Politics and education may have an undeniable, almost inextricable relationship in this country, but if left to the movers, thinkers and policy drivers who debated their hearts out at the ThinkEdu Conclave in Chennai — this is one marriage that may not go the distance.
After two days of compelling discussions about the most important reforms that the Indian education system needed, Union HRD Minister Smriti Irani underscored the debate about education’s politicisation with one simple statement, “Is there politics in education?” she asked quietly, before adding with the resolve that has been the characteristic of her time at the helm of the higher education ministry, “As long as I’m here, there will be government in education. But never politics.” The applause was understandably loud and long.
In the same vein of simple agreement, her colleague, Nirmala Sitharaman, Minister of State for Commerce and Industry, conceded, “If education should not become commercial, then the government obviously has a role to play.” The debate over de-politicisation of our educational system was so recurrent that it kept cropping up — even in sessions that had little to do with it.
In the first session chaired by The New Indian Express Editorial Director Prabhu Chawla, this was among the biggest issues raised. “Universities need autonomy, away from government control,” stated Mohandas Pai, Chairman of Manipal Global Education Services, “Academic, financial and administrative freedom is needed. At the moment, an IIT director cannot take a simple decision about hiring staff or allotting funds because the decisions about everything is taken by the government. All the power is concentrated in a place called New Delhi in two buildings,” he added. This found agreement both with Union Minister for Science and Technology Dr Harsh Vardhan and Congress leader Sachin Pilot. “Political interference has to be minimsed, no doubt. Luckily, only history can be politicised, not maths or science,” he observed.
It wasn’t just politics and its role in education that saw heated debates during the two day long conclave. Putting four imminently qualified women and the humourous and articulate Omar Abdullah on stage together gave the audience a session that not many would forget in a hurry. Especially when the panel ended up discussing gender bias in Indian textbooks.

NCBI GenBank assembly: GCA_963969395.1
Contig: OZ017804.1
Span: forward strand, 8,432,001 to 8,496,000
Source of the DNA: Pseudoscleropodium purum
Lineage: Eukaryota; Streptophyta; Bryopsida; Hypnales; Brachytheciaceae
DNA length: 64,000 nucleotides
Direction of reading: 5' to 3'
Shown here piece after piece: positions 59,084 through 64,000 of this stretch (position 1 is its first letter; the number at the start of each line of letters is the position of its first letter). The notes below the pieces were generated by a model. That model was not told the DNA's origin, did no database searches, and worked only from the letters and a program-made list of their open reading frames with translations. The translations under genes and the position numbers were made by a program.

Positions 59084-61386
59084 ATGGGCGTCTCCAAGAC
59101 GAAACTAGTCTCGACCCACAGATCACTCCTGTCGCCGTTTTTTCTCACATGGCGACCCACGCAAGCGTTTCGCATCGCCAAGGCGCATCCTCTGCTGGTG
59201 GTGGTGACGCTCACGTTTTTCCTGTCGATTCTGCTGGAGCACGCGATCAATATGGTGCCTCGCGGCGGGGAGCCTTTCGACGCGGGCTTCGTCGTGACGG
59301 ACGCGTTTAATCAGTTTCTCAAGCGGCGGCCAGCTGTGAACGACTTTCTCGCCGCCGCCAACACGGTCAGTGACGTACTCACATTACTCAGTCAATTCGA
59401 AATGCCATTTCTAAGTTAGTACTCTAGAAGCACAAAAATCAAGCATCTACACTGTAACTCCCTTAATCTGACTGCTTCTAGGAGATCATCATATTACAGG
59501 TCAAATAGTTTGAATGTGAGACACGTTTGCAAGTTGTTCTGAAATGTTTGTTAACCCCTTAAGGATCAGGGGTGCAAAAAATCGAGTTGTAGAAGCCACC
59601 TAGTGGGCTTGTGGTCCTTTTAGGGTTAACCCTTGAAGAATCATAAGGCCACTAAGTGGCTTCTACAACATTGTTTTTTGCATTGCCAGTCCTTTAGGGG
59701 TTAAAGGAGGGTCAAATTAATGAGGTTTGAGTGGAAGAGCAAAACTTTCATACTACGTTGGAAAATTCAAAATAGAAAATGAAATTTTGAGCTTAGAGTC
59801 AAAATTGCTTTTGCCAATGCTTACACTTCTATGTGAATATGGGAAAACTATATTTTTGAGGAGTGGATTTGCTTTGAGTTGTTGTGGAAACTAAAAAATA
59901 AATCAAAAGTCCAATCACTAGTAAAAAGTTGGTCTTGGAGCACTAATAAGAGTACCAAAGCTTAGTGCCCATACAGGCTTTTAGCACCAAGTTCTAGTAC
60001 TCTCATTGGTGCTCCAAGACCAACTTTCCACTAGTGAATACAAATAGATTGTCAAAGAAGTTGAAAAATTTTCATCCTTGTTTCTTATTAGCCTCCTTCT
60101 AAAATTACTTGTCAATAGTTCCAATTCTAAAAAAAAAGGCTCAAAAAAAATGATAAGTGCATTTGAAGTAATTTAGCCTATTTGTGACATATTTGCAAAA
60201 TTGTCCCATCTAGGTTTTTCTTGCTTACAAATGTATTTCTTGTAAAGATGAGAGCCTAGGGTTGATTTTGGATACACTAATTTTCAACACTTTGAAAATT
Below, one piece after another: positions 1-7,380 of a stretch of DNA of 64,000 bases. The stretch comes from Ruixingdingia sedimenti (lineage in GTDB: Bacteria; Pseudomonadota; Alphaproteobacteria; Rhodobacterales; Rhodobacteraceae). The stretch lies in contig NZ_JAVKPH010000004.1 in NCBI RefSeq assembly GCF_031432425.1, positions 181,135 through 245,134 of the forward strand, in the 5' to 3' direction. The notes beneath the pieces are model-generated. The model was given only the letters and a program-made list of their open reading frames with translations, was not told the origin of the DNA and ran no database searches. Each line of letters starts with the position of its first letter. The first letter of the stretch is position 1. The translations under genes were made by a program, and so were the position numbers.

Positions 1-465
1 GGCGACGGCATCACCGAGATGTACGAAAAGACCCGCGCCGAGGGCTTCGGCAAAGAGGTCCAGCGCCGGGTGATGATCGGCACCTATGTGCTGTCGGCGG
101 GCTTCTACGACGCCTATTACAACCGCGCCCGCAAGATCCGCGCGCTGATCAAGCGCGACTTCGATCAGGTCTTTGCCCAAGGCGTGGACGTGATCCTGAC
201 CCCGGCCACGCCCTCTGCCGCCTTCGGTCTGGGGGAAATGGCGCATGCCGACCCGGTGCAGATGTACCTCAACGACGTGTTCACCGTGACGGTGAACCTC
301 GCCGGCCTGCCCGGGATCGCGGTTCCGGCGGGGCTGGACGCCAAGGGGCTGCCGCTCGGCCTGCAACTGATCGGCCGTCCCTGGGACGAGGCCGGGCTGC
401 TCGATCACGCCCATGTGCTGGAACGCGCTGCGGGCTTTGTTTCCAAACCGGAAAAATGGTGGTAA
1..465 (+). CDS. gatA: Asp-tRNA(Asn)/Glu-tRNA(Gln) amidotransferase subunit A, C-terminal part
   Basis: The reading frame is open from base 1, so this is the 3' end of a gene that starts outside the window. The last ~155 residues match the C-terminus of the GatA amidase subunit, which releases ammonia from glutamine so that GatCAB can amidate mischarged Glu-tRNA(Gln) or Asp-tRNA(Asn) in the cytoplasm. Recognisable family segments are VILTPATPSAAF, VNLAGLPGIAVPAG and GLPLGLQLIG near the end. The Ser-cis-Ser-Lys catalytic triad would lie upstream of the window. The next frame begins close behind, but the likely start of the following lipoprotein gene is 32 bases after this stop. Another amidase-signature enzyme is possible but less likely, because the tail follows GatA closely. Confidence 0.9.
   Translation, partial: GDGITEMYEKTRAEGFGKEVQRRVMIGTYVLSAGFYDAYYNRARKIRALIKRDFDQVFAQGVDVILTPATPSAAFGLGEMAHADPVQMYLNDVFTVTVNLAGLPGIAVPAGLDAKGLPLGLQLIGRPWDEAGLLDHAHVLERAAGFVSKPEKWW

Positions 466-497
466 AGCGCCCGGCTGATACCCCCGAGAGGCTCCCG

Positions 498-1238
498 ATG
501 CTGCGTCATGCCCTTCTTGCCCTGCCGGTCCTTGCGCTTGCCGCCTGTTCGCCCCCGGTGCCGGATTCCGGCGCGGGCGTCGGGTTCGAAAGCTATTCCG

The reasoning that actor-politician Khushbu Sundar and MPs Kavitha Kalvakuntla, Sushmita Dev and Supriya Sule came up with managed to put forward plentiful food for thought.
“Culturally we revere women. We speak of Rani Lakshmibai and Mother Teresa, but there is a disparity in how they are portrayed. Even today, women are shown scrubbing floors and cleaning the house in the illustrations, whereas men are seen doing extremely masculine things,” shot out Kavitha Kalvakuntla.
Khushbu took it further by asking how many students actually knew about freedom fighters who were women. “The text books talk about Gandhi, Tilak, Ambedkar and all the others. How many of us think of the women who have been involved?” she queried, further buttressing her point by asking the audience how many of them knew about Tyagi Mohanavalli Vadivu. A meagre three hands went up in the packed auditorium. “She was the first suicide bomber in the world and was a firebrand in the freedom struggle. She threw herself into an arsenal filled with explosives because she didn’t want those weapons to be used against freedom fighters,” she explained.